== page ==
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Colour philosophy

Colour philosophy is a term used to describe how humans perceive the visual world and its objects. The colours are essential in identifying objects, locating, remember and re-identifying. It is an individual language, and colours represent various meaning in religion, philosophy, art and culture. One of the problems is fitting our knowledge about colours into the scientific language as colours are light (energy) and disappear with darkness.

The subjective language of colours

The truth is that objects such as the sky, heaven, sounds or heat are colourless. Nevertheless, our mind perceives colourful. The study of colour falls within the fields of physics, physiology and psychology. The view of colours in objects according to science is subjective.  Palmer, cognitive scientist and psychologist, write “People universally believe that objects look coloured because they are coloured, just as we experience them. The sky looks blue because it is blue, the grass looks green because it is green, and the blood looks red because it is red. As surprising as it may seem, these beliefs are fundamentally mistaken. Neither objects nor lights are actually “coloured” in anything like the way we experience them. Instead, colour is a psychological property of our visual experiences when we look at objects and lights, not a physical property of those objects or lights. The colours we see based on physical properties of objects and lights that cause us to see them as coloured, to be sure, but these physical properties are different in essential ways from the colours we perceive”(source Stanford Encyclopedia of Philosophy).

Use all our senses

Consider vision as a paradigm for the transduction process of all our senses. For example, the fruit bowl is a yellow grapefruit. Using all our thoughts to find out what is truly going on with the fruit. We cannot create a concept of the fruit as it is. What our eyes see is white light. The light quanta strike the grapefruit and reflected us. All wavelength radiation from a source such as a sun or a lightbulb hits the surface of the grapefruit. Because of the molecular structure absorbs all the light spectrum. Except for the wavelengths between 5600 to 5800-angstrom units, which reflects our eyes, we experience yellow. What we see is only the light reflected from the object, not the object itself.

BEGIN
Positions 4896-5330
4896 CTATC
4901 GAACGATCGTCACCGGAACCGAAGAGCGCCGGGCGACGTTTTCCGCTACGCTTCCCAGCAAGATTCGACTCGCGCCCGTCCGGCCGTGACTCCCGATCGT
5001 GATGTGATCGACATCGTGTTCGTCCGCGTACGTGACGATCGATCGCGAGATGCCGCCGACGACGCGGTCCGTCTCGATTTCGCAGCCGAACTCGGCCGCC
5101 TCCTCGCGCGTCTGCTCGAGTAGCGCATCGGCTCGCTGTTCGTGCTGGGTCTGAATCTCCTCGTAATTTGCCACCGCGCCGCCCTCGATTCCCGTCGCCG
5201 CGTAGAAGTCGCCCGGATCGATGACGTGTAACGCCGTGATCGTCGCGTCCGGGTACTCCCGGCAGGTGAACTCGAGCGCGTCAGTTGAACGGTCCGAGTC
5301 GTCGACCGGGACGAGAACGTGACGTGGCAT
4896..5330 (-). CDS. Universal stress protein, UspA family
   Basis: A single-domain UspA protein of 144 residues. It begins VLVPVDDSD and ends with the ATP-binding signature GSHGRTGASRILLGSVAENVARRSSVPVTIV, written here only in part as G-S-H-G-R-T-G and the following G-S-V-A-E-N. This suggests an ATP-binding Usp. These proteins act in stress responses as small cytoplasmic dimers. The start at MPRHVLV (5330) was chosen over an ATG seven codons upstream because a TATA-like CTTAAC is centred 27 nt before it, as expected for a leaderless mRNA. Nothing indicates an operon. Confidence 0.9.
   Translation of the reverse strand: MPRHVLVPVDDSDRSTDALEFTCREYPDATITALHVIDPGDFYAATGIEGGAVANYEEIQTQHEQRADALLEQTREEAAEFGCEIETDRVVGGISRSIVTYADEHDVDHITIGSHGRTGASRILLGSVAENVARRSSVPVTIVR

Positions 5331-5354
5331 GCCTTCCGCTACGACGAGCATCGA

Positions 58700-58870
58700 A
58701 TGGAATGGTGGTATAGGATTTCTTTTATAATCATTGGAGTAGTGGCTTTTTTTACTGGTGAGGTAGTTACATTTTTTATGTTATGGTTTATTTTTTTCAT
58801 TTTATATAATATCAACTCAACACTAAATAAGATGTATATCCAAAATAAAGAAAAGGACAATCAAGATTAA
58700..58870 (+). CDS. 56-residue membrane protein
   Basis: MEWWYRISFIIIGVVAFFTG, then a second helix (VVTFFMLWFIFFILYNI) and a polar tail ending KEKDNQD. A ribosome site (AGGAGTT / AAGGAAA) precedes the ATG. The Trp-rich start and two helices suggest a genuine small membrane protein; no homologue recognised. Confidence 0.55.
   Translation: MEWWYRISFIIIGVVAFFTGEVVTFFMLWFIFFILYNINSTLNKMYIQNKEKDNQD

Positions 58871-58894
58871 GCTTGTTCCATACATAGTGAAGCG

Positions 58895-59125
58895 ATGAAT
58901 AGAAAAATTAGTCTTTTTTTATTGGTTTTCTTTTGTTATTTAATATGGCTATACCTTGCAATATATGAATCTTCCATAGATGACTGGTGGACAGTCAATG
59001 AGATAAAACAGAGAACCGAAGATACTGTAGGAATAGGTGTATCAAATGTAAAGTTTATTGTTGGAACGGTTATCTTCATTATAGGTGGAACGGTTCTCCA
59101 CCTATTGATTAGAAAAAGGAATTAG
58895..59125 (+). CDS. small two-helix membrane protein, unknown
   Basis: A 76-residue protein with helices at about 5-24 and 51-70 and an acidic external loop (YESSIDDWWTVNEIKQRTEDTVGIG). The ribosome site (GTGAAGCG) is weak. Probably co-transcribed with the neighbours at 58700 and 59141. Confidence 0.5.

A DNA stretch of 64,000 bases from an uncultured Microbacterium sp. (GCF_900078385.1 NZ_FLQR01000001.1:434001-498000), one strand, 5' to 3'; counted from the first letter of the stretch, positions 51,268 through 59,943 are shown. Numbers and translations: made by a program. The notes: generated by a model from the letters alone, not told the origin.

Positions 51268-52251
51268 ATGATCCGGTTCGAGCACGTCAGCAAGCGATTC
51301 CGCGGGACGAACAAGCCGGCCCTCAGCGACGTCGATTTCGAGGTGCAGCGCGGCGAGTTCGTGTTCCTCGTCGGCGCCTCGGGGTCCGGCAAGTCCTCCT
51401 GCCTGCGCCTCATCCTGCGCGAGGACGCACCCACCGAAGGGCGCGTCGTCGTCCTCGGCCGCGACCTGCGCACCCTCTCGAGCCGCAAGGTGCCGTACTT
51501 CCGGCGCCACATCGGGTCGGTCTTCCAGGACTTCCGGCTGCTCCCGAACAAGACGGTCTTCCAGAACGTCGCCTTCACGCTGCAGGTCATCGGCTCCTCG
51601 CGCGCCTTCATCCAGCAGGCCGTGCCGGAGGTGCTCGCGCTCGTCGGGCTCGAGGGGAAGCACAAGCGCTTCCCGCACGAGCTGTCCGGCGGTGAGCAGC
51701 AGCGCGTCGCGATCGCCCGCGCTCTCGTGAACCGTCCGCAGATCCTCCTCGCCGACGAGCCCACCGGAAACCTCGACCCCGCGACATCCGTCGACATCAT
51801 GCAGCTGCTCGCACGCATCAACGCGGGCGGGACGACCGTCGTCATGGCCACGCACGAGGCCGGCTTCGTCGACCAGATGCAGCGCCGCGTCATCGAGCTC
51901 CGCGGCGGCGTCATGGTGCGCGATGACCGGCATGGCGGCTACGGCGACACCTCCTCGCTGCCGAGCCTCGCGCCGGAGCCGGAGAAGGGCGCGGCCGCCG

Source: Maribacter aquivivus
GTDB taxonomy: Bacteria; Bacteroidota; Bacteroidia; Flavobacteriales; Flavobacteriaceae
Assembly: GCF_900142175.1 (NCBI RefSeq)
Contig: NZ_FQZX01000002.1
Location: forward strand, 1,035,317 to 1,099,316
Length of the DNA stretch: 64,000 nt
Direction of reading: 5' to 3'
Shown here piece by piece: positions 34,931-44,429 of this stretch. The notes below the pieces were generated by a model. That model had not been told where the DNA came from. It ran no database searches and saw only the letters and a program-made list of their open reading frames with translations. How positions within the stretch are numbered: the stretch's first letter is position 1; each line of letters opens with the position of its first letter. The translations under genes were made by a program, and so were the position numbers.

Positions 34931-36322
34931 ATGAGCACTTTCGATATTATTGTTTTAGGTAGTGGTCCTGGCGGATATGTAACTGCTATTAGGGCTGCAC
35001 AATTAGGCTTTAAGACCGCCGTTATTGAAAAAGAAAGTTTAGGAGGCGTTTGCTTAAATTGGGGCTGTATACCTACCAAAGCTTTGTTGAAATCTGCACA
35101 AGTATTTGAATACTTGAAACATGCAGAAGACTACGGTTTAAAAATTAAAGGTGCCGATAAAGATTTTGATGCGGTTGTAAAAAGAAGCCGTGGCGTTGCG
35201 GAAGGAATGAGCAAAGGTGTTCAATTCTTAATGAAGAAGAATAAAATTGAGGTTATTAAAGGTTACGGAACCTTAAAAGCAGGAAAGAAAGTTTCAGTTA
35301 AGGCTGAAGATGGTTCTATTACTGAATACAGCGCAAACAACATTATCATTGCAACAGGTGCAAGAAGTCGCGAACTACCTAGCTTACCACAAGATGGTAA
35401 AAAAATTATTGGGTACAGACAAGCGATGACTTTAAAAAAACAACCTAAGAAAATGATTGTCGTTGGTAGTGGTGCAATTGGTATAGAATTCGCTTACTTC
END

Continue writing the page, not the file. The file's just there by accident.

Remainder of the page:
The lightwaves

The light “waves” are waves of electromagnetic radiation travelling at approximately 186,000 miles per second. They radiate at extreme wavelengths, from short gamma rays to long radio waves. These wavelengths are without colours. However, the human retinas possess three kinds of cones, which are sensitive, respectively, to three essential wavelengths, the wavelengths we interpret as red, blue, and green—the three primary colours of light (source Philosophy an introduction to the art of wondering editor James L. Christian. Published 2009 by Wadsworth Cengage Learning). See Colour Index (CI), Structural colour, Bioinspiration, Light reflectance, Chromic materials, Structural colours, visible light

Primary colours

  • The term primary refers to a colour not made from other colours. Red, yellow, and blue form the primary triad.

Secondary colours

  • Secondary colours are the result of mixing two primary colours, for example, blue and yellow mixed to produce green. The secondary triad consists of green, orange, and violet.

Tertiary colours

  • Tertiary colours result when a primary and an adjacent secondary colour are mixed.

Sources and useful information

  • Stanford Encyclopedia of Philosophy
  • Colour in art, design nature editors C A Brebbia, C Greated and M W Collins. Published by WIT Press 2011
  • Philosophy an introduction to the art of wondering editor James L. Christian. Published 2009 by Wadsworth Cengage Learning

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